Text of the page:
South East Coast Ambulance Service NHS Foundation Trust spent £7.3m

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Kent’s ambulance trust says it is looking at ways to reduce its reliance on private ambulance providers after new figures revealed it spent a staggering £7.3 million hiring in private contractors.

South East Coast Ambulance Service NHS Foundation Trust (SECAmb) told KoS it always prioritised using its own staff whenever possible.

But it admitted that, along with other ambulance services nationally, it did use private providers when busy.

A SECAmb spokesman explained that this is “when faced with high levels of demand, when experiencing high call volume or during periods of bad weather”.

But he stressed this caused no impact to the service, despite the Labour Party – which released spending figures on private ambulances –warning it could put patients at risk.

“We have robust governance arrangements in place for the procurement of private ambulance services,” he said.

“While working on our behalf, any private provider will be subject to a continuous monitoring and assessment process, to ensure they are providing a high level of service.”

A Freedom of Information request by the Labour Party showed SECAmb – which serves Kent, Sussex and Surrey – spent £7.3m on private ambulances in 2012/13, up from £1.9m in 2010/11 – a rise of £5.4m.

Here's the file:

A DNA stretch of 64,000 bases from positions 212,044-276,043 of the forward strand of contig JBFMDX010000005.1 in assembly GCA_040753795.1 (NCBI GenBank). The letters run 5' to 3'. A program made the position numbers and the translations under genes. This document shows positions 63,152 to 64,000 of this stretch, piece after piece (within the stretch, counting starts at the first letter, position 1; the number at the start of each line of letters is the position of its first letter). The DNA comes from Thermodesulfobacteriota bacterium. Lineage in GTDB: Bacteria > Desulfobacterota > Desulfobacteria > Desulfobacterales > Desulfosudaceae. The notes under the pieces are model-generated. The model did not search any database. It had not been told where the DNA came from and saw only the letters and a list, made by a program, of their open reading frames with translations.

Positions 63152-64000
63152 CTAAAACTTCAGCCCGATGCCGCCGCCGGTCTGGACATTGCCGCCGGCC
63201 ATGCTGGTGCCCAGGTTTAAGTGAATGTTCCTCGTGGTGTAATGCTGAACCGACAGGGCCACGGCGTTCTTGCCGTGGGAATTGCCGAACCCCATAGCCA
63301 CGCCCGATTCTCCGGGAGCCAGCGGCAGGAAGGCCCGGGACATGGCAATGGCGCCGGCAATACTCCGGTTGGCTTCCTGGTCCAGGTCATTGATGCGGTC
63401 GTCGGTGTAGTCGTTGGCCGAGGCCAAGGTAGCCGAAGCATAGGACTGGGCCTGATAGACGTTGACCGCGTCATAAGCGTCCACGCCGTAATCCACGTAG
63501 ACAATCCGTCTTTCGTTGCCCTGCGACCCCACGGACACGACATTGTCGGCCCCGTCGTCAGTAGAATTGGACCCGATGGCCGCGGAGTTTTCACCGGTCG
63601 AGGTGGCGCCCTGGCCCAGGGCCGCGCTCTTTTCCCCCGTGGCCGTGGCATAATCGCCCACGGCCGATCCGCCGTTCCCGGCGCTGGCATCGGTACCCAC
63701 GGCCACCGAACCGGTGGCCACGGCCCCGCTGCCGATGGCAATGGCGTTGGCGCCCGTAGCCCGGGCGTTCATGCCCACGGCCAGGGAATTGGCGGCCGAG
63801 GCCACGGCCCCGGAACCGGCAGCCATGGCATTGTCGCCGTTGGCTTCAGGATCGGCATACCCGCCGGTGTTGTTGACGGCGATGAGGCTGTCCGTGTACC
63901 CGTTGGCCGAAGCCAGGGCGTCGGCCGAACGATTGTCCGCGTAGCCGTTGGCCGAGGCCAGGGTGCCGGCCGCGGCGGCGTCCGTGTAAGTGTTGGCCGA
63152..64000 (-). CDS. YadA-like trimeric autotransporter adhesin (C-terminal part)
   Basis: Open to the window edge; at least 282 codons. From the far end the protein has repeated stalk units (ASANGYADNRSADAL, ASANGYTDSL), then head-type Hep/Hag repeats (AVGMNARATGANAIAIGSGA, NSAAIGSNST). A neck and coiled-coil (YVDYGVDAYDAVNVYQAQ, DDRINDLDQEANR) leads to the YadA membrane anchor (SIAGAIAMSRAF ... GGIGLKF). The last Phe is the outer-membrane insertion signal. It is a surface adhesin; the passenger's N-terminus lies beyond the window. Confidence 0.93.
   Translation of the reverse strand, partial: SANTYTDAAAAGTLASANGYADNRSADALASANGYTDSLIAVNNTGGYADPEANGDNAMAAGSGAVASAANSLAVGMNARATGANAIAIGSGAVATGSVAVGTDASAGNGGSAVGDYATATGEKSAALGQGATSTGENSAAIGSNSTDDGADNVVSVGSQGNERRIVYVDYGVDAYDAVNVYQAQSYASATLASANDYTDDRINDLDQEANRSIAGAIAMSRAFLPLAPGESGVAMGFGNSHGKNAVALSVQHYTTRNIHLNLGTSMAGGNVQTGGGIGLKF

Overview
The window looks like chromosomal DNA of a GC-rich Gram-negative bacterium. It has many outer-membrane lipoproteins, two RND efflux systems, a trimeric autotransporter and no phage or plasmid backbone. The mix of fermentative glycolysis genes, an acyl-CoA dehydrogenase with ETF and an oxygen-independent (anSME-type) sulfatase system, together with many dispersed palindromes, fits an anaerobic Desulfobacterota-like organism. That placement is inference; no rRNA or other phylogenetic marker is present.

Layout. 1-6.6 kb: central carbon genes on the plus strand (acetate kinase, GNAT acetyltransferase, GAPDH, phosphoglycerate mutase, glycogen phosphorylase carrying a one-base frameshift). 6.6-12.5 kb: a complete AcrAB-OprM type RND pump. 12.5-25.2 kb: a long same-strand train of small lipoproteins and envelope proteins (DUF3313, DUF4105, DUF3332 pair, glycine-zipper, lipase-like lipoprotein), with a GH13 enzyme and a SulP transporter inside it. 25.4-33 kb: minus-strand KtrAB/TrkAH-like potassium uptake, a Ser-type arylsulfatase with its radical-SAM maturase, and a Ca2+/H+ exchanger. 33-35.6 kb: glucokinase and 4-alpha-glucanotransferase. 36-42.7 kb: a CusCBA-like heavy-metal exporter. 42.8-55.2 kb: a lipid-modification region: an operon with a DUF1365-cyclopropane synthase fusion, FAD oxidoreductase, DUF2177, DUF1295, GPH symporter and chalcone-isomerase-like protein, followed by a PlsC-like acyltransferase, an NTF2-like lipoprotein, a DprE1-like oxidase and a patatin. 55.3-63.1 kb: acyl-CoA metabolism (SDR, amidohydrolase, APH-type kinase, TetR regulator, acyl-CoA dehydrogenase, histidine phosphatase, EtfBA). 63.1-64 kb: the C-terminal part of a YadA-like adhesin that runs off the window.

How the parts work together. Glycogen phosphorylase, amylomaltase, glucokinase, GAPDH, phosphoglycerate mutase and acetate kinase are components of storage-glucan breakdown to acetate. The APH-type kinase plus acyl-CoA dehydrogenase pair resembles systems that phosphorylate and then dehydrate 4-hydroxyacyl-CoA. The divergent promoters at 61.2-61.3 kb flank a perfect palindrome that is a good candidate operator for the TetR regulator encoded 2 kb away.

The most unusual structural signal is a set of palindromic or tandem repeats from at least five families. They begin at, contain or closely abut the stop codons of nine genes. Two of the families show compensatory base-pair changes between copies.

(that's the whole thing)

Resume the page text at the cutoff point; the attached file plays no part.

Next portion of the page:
The release of the figures forms part of Labour’s campaign against what it believes is privatisation of the NHS through the new health reforms, which includes the creation of Clinical Commissioning Groups (CCGs) which replaced primary care trusts earlier this month.

A debate was held this week in the House of Lords concerning fears over privatisation, prompted by Labour.

This was supported by campaign group Keep Our NHS Public West Kent, formed in February, which is calling on the Government to stop what it is calling “privatisation by stealth”.

The group, which meets in Tonbridge, says it is determined to ensure the reforms set out in the Health and Social Care Act – passed by the Government last year – do not lead to privatisation.

Chairman Gareth Tomlinson said: “The NHS, which will be 65 years old in July, has served this country well and is the envy of many countries throughout the world.

“Despite an earlier election pledge that there would be no more top-down changes to the NHS, the 2012 Act sets up a completely new system.

“It puts doctors in charge of commissioning health services, which we support, but it could open the door to widespread privatisation of the service.”

Mr Tomlinson said he had been assured by the west Kent CCG that it would protect NHS services and consult with patients before any changes to services are made.

But he stressed the group was concerned about new regulations in the health service.

“We have been writing to MPs and peers, asking them to stop these rules coming into force,” he said.

“The government is clearly trying to privatise the NHS by stealth and I advise everyone who disagrees with this, to object strongly by writing to their MP.”



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